Here they are peeled and ready to be filled!

I drained my strawberries and placed a scoop in each cup. I wish I had had more berries to go around and some whipped cream to top them off!

The original recipe suggested drizzling the fruit with raspberry sauce, but I just sprinkled each one with a pinch of sugar instead.


Since making these, I’ve thought of so many fun ways they could be used! Mini ice cream bowls, “baskets” for Easter treats, pudding cups, yogurt parfaits.

You could even use them as mini serving bowls to hold nuts, mints, sprinkles, garnishes, and other small party foods.

And since Candy Melts come in so many colors, you could even make these bowls in pink or blue for a baby shower or in a bride’s wedding colors.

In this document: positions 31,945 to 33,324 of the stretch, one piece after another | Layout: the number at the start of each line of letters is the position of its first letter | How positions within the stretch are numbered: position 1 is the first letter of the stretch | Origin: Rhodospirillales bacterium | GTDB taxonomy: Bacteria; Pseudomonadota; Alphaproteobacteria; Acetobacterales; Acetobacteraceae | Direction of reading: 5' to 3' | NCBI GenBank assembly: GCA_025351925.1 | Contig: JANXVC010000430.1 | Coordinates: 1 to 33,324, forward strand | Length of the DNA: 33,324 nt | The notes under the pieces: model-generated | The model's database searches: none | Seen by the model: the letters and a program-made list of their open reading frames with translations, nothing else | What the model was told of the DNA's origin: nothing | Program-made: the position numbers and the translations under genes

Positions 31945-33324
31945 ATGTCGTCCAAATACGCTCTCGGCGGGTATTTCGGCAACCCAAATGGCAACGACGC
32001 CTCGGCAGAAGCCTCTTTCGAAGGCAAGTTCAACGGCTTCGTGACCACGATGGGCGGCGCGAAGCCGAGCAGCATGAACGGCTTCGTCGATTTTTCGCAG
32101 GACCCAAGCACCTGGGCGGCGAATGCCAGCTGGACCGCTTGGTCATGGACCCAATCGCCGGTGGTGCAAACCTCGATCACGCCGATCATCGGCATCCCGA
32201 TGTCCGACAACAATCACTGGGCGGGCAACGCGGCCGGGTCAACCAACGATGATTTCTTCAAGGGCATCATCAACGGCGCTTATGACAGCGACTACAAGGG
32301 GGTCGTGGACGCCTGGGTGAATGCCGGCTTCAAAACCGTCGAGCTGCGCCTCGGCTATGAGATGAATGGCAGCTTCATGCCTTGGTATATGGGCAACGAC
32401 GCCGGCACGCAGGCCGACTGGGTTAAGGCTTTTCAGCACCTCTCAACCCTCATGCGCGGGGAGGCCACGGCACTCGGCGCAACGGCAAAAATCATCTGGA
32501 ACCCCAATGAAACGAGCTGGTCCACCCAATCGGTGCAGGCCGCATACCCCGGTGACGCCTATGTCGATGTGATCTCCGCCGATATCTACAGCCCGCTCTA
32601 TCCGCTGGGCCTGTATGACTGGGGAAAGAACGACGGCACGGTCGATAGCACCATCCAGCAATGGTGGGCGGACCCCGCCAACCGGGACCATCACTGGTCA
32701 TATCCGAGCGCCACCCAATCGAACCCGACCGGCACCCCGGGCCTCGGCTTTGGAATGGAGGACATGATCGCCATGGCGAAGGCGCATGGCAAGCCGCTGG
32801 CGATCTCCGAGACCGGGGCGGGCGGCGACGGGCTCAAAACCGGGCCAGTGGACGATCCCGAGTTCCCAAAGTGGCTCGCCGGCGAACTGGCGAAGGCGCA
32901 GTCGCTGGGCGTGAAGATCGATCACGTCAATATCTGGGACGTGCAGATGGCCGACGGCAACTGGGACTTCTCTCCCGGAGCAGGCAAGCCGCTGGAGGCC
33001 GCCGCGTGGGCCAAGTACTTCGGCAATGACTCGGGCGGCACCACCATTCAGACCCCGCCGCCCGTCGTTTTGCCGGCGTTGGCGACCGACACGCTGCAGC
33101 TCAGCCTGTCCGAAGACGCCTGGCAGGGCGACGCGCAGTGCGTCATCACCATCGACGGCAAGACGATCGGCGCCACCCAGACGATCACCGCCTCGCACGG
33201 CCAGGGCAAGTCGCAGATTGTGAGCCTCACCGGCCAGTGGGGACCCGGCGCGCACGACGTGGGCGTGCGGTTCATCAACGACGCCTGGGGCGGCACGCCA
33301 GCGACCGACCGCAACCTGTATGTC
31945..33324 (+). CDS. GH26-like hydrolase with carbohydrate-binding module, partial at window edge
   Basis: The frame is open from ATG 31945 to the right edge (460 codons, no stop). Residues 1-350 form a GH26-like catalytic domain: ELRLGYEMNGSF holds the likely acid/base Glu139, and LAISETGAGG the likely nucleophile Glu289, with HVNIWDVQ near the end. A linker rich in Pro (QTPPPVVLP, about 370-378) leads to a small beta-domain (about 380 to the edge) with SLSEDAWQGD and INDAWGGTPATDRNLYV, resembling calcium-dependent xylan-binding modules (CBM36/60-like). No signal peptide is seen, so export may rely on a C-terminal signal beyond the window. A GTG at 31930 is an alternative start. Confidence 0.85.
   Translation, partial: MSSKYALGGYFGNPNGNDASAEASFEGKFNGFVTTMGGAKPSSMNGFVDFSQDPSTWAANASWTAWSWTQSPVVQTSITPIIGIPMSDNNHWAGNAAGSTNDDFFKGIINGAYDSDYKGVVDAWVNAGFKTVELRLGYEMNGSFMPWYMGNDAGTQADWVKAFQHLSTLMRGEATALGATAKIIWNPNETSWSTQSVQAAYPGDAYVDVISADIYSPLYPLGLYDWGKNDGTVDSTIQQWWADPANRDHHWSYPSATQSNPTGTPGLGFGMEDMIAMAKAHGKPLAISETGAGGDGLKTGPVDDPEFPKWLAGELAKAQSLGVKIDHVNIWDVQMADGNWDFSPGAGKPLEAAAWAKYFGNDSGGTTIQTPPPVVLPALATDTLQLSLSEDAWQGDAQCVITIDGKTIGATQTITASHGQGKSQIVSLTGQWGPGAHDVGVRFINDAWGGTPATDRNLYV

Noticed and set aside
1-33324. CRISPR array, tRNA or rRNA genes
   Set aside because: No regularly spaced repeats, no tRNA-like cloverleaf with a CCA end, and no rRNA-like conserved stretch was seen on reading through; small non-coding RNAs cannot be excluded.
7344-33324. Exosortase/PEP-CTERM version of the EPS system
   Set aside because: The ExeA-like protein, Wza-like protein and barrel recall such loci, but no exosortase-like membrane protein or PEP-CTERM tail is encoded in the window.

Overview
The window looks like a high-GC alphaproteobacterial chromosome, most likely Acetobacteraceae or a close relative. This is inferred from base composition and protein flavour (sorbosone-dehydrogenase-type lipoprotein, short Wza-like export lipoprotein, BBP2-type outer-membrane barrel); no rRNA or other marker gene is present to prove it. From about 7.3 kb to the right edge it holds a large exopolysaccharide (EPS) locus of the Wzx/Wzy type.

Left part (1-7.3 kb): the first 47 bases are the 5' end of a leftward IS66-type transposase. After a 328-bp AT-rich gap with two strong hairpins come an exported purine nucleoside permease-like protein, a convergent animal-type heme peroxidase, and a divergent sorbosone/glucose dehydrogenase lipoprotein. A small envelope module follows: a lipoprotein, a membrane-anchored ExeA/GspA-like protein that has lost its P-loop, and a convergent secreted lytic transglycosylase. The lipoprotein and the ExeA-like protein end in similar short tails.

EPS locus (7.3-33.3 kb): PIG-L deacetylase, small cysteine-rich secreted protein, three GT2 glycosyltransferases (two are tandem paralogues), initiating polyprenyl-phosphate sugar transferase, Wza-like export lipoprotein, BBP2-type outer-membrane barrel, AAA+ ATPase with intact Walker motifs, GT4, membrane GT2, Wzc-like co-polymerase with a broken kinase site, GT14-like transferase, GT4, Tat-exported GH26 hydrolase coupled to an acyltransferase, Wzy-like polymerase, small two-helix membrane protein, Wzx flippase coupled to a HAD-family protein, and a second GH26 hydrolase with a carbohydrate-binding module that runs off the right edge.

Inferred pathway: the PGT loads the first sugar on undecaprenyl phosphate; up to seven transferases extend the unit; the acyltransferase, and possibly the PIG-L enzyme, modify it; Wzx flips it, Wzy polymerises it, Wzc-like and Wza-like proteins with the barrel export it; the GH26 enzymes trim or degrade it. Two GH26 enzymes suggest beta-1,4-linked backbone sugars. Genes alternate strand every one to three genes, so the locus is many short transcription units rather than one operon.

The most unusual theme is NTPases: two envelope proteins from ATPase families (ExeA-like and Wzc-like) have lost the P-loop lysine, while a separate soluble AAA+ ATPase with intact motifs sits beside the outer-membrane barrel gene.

The best part? No dishes to wash…just serve and eat!

Glitter is a Girl’s Best Friend

My artist-friend and resident fairy-godmother, Teresa, is one of those souls who just SPARKLES. There’s just no other word for the way she lights up a room and one’s soul with her presence.

If there is one thing Teresa loves more than red, it’s glitter! So, in honor of her upcoming birthday {I think she’s going to be 25…something like that, right, T? ;)}, I made her a special sign for her studio:

I found the perfect candy-apple red spray paint and gave the frame a makeover. Then, I used my Silhouette cutter to make a stencil, which I then painted in white acrylic on black matte board.

Sure, I could’ve just cut the letters from white vinyl and been done, but there’s something so authentic and organic and lifelike about seeing brushstrokes within the letters! They just make a work of art seem more like, well, a work of art.

Then, I added the finishing touch: GLITTER. Red glitter. And lots of it!